However, storytelling is becoming a bit of a lost art. We have less time these days to sit and weave together tall tails and stories. We are not as steeped in story as we used to be and, I fear, if only for myself, losing something in our proclamation.

Podcasts are a rich resources for modern day storytelling. They are schools for storytelling, if we listen not only what they say but how they say it - the pace, timing, wordsmithing. Best of all, it's free and you can listen from home, on a run, or in the car.

In the last year, I've made it a point to listen to storytelling podcasts, and I have definitely noticed an improvement in my story telling and preaching.

Here are three of my favorite storytelling podcasts:

23 September 2012

Social Media Bishop: A Conversation With Bishop Jim Hazelwood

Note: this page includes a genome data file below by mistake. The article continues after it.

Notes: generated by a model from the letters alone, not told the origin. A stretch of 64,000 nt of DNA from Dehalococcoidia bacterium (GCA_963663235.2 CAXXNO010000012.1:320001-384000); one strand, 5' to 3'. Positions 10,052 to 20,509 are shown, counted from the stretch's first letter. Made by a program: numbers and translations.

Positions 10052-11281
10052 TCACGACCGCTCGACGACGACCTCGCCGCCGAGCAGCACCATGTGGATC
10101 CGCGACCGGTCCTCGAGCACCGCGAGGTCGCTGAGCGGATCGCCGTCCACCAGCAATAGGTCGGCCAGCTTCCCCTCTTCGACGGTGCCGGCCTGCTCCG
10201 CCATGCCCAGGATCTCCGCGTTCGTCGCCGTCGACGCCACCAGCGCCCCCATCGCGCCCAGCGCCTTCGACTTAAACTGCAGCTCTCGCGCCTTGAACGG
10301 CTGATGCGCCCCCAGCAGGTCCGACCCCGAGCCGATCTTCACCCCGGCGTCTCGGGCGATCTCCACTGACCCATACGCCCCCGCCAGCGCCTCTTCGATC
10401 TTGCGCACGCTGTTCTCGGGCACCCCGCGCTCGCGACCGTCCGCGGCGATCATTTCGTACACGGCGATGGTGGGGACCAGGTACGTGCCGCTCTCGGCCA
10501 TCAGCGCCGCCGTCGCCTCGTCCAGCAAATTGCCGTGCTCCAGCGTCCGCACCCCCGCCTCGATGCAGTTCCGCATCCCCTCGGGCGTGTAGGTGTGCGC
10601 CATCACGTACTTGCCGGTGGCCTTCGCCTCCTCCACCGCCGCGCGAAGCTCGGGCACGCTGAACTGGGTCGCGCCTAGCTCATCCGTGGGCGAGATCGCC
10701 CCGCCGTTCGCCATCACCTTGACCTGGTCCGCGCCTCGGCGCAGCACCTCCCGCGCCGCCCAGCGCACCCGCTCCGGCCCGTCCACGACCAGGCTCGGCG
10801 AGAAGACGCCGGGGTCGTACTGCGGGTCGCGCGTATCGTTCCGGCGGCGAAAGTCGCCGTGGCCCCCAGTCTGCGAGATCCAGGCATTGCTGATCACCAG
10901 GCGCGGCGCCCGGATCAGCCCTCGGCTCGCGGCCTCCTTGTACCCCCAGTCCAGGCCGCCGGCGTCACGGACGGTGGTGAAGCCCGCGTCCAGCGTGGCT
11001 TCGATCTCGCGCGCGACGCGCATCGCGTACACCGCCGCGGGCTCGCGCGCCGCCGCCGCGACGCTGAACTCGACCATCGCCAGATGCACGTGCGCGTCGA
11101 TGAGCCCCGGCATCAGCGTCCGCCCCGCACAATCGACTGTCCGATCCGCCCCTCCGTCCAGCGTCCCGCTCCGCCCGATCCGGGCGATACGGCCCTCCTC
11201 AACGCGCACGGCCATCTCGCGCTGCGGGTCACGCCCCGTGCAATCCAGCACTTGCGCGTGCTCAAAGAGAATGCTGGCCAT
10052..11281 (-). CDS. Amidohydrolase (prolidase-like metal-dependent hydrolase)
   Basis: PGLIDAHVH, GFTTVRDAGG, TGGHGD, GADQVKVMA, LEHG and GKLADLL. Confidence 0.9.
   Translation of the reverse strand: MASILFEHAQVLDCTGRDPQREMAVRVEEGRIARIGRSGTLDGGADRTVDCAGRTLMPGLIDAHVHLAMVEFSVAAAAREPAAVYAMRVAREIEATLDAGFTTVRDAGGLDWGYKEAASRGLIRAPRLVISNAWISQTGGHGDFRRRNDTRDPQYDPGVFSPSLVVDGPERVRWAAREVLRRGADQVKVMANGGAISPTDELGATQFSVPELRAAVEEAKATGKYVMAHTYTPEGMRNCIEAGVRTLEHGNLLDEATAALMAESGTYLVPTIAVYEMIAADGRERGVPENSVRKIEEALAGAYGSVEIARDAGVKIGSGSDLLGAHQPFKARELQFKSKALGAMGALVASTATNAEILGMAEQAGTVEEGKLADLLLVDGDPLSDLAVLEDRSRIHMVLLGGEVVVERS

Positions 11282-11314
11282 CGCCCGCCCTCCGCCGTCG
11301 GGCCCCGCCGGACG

Posted in Resources, Digital Ministry, Interviews, Social Media

Jim Hazelwood

Bishop Jim Hazelwood of the New England Synod of the ELCA is using social media to help make his synod more relational and his office as bishop more accessible.

In this video conversation we talk about the ways he is using blogging, YouTube, Facebook, Twitter, and texting to connect and tell the story of his synod - and to remind us that "we are the synod."

Bishop Hazelwood makes extensive use of video to document his travels, bring greetings when he cannot be somewhere in person, and share what's on his mind and heart. He also relates the story of doing a "Talk and Text" gathering with synod youth, recieving 369 text messages in an hour. His blog, Bishop on a Bike, serves as the hub of his digital ministry and provides a personal, less institutional, way to connect with the bishop.